Marc Preedy, managing director, replacement sales and retread at Goodyear, says many fleet managers are faced with difficult decisions about how to replace vehicles nearing the end of their lives.
He said: “There are several factors making this process difficult, not least of all being the cost of replacement.
“With the cost of fuel crisis intensifying, difficulties in the availability of qualified and experienced drivers and plenty of fleets only just bouncing back from the pandemic, purchasing new vehicles might not be on the cards for some operators.”
Another major challenge is the availability of the vehicles themselves.
Due to a number of supply chain delays a fleet manager who orders a new van or commercial vehicle may be experiencing delivery delays.
As a result, Preedy said many operators are opting – whether by choice or out of necessity – to refurbish their vehicles, as opposed to replacing them.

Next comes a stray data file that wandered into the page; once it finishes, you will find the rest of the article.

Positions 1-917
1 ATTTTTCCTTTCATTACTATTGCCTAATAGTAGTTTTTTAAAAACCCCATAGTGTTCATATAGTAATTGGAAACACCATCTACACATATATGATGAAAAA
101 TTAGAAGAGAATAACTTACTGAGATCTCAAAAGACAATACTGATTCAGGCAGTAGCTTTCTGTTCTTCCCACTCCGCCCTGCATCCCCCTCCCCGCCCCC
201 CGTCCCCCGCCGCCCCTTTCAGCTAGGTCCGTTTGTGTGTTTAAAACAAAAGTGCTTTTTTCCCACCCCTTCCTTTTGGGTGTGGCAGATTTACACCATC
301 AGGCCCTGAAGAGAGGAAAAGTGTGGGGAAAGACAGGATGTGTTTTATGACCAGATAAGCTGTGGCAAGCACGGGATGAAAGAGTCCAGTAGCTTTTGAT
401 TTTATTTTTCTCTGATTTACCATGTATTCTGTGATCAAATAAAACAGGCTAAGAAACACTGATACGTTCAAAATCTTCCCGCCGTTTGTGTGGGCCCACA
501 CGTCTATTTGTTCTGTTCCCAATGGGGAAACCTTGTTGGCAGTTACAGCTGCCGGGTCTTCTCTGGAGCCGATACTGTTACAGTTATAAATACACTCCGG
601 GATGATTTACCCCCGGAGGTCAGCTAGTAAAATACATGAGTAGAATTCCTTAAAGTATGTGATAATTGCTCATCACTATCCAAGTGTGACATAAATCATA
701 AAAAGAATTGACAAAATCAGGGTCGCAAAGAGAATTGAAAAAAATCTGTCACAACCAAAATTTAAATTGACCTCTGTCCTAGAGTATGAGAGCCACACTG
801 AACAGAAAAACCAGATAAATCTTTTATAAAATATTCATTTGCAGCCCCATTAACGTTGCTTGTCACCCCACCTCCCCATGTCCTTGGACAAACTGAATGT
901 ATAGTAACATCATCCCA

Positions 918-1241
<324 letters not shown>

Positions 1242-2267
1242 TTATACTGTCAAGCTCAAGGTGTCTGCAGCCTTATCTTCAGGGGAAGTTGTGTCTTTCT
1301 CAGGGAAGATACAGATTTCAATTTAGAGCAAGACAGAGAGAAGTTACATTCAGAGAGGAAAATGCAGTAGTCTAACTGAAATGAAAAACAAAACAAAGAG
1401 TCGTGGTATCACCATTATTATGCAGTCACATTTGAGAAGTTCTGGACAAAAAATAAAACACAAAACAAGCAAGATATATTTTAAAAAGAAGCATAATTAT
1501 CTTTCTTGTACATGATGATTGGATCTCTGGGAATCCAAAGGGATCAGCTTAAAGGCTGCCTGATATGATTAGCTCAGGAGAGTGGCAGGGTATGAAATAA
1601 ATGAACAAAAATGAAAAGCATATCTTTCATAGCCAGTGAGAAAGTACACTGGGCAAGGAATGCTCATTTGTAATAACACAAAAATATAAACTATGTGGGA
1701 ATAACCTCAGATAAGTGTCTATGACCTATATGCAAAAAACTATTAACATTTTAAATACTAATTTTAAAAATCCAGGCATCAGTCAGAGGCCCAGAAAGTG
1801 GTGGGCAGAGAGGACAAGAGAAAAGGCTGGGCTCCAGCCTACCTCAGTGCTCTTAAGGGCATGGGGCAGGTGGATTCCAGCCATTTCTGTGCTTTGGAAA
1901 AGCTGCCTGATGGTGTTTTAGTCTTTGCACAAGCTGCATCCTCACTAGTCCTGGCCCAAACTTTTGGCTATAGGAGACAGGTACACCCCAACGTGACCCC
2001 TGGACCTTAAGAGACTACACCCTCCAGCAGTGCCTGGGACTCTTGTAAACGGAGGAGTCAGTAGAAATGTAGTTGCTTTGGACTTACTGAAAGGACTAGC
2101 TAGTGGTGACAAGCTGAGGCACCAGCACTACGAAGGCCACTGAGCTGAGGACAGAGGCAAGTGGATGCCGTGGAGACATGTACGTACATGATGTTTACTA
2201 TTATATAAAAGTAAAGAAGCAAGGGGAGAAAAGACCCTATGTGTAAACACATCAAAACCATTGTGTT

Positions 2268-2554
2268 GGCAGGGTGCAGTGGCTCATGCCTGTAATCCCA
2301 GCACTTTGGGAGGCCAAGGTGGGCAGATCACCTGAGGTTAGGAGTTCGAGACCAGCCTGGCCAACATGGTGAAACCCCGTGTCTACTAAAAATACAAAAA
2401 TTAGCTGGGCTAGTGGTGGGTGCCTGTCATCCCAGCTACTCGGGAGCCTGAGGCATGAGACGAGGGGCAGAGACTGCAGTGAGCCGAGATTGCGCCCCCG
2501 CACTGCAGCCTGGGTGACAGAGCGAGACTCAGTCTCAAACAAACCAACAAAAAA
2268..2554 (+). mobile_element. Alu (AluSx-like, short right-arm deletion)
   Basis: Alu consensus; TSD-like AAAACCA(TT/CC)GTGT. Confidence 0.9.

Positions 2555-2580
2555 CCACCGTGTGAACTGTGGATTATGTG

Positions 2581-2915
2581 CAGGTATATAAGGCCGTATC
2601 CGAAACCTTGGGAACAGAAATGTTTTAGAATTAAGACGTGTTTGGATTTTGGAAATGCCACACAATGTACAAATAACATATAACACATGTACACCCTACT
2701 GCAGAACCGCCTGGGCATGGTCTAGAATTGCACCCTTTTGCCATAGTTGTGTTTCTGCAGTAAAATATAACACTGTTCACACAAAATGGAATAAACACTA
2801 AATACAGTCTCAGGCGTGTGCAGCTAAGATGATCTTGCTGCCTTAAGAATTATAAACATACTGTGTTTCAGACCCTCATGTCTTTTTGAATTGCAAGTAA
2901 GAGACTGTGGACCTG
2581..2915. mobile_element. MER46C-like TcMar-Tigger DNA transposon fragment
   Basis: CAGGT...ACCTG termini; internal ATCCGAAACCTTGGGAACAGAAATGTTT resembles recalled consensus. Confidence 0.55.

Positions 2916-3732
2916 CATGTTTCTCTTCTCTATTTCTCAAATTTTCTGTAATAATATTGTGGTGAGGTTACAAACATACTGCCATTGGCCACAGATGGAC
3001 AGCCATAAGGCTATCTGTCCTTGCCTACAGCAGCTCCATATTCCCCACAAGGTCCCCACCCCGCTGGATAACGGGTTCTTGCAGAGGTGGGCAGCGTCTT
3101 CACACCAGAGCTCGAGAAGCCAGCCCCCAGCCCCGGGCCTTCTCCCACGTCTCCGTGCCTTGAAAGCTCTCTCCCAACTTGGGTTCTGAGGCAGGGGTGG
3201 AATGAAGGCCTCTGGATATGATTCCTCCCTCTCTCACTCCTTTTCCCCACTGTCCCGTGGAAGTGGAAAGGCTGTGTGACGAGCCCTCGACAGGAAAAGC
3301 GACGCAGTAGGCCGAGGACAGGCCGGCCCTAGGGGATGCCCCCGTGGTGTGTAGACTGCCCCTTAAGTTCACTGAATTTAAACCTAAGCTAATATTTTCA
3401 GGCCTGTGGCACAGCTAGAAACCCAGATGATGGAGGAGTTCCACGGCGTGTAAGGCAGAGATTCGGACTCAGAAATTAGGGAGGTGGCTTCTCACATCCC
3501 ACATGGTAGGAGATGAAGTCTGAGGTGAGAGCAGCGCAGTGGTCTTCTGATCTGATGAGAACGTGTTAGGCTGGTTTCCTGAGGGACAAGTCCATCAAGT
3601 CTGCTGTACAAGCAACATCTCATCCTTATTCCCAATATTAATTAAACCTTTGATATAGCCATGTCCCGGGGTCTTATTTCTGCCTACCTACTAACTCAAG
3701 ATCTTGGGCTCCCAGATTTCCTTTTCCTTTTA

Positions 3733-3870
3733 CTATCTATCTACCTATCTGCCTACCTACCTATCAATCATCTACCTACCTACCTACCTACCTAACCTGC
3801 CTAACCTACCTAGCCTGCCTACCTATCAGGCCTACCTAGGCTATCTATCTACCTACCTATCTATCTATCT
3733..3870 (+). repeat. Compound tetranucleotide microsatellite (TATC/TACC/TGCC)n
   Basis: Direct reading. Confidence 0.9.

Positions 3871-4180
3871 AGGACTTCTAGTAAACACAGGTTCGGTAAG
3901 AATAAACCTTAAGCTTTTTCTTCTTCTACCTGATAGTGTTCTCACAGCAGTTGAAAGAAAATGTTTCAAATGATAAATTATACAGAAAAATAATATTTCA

He said: “A knock-on effect of this that we’ve seen is that customers are eager for ways of extending the lifespan of their existing vehicles.
“The aim of the game has become to get as much mileage out of an asset as feasibly possible.”
Goodyear’s own Sustainable Reality Survey has found that many fleets are actively working towards a greener future.
While switching to alternative fuels for vans is one way to do this, Preedy said some operators are not in a position to do so, either for financial reasons and a lack of infrastructure.
Preedy said: “We’re seeing a huge amount of interest in re-treading, which is a perfect example.
“More and more fleets are considering these sorts of solutions, partly to get the most out of their existing assets but also to operate in a more sustainable way.
“Sustainable from an environmental perspective, by not simply discarding a used tyre, but also from a financial perspective, by eliminating the need to regularly buy brand new products.”